All participants gave written informed consent before enrolment, and the study protocols were approved by the institutional review boards in Chile (Oncologic Institute Foundation Arturo López Pérez and National Cancer Institute), Colombia (Cancer Institute Las Americas and University of Antioquia), Costa Rica (Costa Rican Institute of Clinical Research [ICIC] and Center for Strategic Development and Information in Health and Social Security [CENDEISSS] of the Costa Rican Social Security Fund [CCSS]), and Mexico (National Institute of Public Health [Instituto Nacional de Salud Pública, INSP] and the Mexican Social Security Institute [Instituto Mexicano del Seguro Social, IMSS]), and by the Ethics Committee of the International Agency for Research on Cancer (IARC). The pilot phase of the study started in 2012.

Recruitment of subjects

Selection of cases

Incident cases of primary invasive BC are recruited from general or cancer-specific hospitals or private oncology institutes. The inclusion criteria are: (1) age 20-45 years; (2) resident for ≥3 years in the same city district; (3) having an incident primary invasive BC with positive biopsy and clinical staging (according to tumor-node-metastasis standards). The exclusion criteria for eligible subjects are: (1) severe chronic disease (e.g. renal insufficiency); (2) limited ability to communicate; (3) pregnant or nursing; (4) previous diagnosis and treatment of cancer (except non-melanoma skin cancer).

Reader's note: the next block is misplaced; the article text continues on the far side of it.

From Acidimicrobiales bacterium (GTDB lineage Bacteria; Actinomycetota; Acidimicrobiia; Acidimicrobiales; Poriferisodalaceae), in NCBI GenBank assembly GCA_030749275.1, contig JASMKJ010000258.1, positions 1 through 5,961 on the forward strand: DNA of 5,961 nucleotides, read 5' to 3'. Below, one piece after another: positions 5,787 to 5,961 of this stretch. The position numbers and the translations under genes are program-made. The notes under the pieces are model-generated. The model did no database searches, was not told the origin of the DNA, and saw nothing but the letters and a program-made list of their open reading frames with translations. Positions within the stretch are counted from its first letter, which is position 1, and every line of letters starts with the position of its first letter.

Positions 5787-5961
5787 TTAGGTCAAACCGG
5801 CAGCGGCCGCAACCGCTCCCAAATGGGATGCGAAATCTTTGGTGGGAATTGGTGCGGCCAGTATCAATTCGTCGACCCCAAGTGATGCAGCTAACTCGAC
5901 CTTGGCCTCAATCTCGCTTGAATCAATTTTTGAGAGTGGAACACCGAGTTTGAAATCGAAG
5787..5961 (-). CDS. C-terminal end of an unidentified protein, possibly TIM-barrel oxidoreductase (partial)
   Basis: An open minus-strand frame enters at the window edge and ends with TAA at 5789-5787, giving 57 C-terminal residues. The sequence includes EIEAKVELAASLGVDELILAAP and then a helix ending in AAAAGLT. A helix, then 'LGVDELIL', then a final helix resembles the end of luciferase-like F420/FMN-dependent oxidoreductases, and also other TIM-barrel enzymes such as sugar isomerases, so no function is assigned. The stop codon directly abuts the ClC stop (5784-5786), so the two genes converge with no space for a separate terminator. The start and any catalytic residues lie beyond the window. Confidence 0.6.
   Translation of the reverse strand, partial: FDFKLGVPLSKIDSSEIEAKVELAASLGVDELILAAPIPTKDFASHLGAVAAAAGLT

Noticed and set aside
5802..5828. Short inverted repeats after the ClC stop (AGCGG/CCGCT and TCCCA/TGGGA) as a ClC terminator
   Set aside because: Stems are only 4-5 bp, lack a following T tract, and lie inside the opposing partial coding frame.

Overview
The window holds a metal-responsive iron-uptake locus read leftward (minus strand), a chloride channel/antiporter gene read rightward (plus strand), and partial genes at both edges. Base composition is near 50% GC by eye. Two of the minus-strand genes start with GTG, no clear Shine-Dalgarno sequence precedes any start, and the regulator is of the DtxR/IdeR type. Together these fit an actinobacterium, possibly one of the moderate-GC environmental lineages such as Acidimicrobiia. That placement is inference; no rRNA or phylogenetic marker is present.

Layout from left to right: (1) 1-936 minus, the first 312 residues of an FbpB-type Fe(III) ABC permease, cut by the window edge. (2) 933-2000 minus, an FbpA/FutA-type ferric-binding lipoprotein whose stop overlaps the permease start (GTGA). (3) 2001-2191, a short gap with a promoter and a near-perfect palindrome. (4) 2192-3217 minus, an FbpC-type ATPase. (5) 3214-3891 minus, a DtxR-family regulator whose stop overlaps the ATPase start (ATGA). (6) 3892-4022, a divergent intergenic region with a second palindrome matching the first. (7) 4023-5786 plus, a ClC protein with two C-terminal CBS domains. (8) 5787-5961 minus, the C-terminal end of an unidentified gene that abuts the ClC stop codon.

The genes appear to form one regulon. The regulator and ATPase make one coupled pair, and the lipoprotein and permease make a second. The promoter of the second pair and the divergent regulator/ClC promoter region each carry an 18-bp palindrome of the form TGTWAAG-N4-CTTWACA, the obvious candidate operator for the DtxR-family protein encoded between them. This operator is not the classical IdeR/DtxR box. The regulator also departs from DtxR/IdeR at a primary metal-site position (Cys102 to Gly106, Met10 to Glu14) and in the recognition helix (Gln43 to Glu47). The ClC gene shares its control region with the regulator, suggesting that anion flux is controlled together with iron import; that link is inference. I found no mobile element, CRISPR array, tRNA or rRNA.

Cases are recruited before any treatment and after signing an informed consent to participate. All of the recruiting health institutions provide services to populations with a wide range of socioeconomic status. Recruitment and sample collection are performed at each of the study clinics. Cases referred to the PRECAMA hospitals from other cities or regions are not included in the study, because of the difficulty of selecting adequate controls. Women with a recent biopsy diagnosis of BC (incident case) or a referral to the breast surgeon because of suspicious mammography that was confirmed as BC are approached by a nurse and/or a breast surgeon and invited to participate in the study. After the study is presented, women who are willing to participate provide their telephone number and contact information. Through telephone calls, nursing assistants check the eligibility criteria and invite the women to attend the recruitment clinical center. During the visit, trained nurses or physicians obtain informed consent, conduct the interviews, and collect samples.

Selection of controls